Graphene fibers are lightweight, flexible, and strong. As such, they are ideal candidates for incorporation into “smart materials” that change shape in response to stimuli.
Liangti Qu and his team, Beijing Institute of Technology, China, have prepared graphene/graphene oxide (G/GO) nanofibers by scanning a laser beam over freshly spun GO fibers to result in the formation of asymmetric areas of graphene. These G/GO fibers are flexible and have a high tensile strength.
The oxygen-rich nature of graphene oxide means that it has a higher affinity for water than graphene does. Exposure to water vapor, therefore, results in the reversible expansion/contraction of the GO layers, but not the G layers, and thus the fibers reversibly bend in the presence of moist air with a relative humidity of 80 %.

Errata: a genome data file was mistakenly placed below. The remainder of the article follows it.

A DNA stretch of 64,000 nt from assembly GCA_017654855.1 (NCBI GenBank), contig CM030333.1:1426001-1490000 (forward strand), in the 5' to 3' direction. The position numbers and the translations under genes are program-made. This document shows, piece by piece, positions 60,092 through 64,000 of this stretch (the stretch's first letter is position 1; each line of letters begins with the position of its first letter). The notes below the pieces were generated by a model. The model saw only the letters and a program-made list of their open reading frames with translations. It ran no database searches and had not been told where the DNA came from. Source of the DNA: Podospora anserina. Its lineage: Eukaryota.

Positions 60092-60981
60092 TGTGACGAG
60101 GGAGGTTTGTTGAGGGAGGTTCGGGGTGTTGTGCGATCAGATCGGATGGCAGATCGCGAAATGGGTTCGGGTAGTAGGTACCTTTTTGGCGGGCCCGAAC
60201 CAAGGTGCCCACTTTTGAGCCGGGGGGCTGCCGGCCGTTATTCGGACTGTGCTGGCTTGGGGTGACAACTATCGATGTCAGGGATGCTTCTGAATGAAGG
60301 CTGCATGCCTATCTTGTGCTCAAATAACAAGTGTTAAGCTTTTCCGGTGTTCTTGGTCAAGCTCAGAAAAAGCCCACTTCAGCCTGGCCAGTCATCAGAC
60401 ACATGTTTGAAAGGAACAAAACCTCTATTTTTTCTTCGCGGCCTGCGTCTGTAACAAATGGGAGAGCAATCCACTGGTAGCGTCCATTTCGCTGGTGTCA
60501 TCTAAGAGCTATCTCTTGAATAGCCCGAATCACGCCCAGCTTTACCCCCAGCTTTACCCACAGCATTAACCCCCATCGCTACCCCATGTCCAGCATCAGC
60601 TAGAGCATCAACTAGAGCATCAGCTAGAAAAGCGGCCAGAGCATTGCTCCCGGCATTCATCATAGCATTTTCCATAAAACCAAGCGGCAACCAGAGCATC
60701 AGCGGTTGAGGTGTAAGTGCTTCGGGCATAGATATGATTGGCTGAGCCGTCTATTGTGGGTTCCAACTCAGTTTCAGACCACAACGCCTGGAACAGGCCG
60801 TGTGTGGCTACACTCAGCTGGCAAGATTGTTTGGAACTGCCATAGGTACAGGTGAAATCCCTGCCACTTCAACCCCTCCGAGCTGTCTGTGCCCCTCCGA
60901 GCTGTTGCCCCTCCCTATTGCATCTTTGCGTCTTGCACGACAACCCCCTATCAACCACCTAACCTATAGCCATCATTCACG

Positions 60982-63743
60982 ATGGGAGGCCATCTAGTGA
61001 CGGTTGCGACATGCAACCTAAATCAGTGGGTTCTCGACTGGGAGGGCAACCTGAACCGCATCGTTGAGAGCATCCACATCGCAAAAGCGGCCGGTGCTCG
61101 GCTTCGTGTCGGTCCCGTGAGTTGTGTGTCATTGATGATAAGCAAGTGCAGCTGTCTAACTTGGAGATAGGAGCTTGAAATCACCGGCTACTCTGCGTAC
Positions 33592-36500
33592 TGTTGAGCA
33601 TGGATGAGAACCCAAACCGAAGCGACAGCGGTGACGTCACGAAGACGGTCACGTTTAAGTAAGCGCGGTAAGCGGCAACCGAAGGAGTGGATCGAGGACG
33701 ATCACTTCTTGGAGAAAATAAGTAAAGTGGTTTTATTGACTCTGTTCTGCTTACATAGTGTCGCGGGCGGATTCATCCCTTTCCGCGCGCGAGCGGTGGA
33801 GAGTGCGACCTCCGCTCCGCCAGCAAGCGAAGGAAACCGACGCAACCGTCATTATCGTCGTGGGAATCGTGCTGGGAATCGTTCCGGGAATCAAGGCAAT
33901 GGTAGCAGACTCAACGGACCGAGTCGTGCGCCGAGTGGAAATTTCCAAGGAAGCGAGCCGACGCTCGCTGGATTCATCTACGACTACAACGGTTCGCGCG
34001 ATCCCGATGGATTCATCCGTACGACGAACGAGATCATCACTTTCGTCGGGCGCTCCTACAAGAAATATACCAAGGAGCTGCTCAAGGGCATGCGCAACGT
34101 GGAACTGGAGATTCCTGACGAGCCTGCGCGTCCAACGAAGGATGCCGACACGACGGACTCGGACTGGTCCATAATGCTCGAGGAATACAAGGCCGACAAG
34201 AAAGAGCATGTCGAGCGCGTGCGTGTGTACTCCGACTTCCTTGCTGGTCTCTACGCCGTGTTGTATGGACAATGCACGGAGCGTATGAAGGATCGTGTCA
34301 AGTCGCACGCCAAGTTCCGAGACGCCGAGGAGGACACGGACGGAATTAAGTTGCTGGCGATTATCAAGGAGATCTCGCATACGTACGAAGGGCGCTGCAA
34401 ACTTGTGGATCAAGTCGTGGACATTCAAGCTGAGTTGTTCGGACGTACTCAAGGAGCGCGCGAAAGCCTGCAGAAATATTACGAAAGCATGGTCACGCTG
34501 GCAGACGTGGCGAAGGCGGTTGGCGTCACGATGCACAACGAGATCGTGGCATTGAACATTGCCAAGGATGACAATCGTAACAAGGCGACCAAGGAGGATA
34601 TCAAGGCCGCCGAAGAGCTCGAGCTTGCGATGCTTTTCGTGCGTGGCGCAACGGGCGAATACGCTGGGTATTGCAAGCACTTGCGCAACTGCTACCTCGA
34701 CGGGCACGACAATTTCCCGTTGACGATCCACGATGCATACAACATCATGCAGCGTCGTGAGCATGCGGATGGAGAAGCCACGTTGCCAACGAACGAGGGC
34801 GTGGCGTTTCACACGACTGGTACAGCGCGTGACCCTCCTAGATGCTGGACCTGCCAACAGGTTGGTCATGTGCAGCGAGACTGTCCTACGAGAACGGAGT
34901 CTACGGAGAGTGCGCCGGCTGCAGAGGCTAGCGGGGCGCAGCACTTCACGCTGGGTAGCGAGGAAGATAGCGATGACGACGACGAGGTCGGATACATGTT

As the laser reduction can be used to make fibers with precisely defined G regions, the researchers successfully designed and produced systems that can reversibly form “hooks” and “S” shapes. They also fabricated a G/GO fiber “walker” that moves through a narrow slit upon “on” and “off” states of applied moisture, and even wove the fibers to produce a responsive textile structure. The team hopes that these fibers can be used in the development of woven devices and smart textiles.
- Graphene Fibers with Predetermined Deformation as Moisture-Triggered Actuators and Robots,
Huhu Cheng, Jia Liu, Yang Zhao, Chuangang Hu, Zhipan Zhang, Nan Chen, Lan Jiang, Liangti Qu,
Angew. Chem. Int. Ed. 2013, 52, 10482–10486.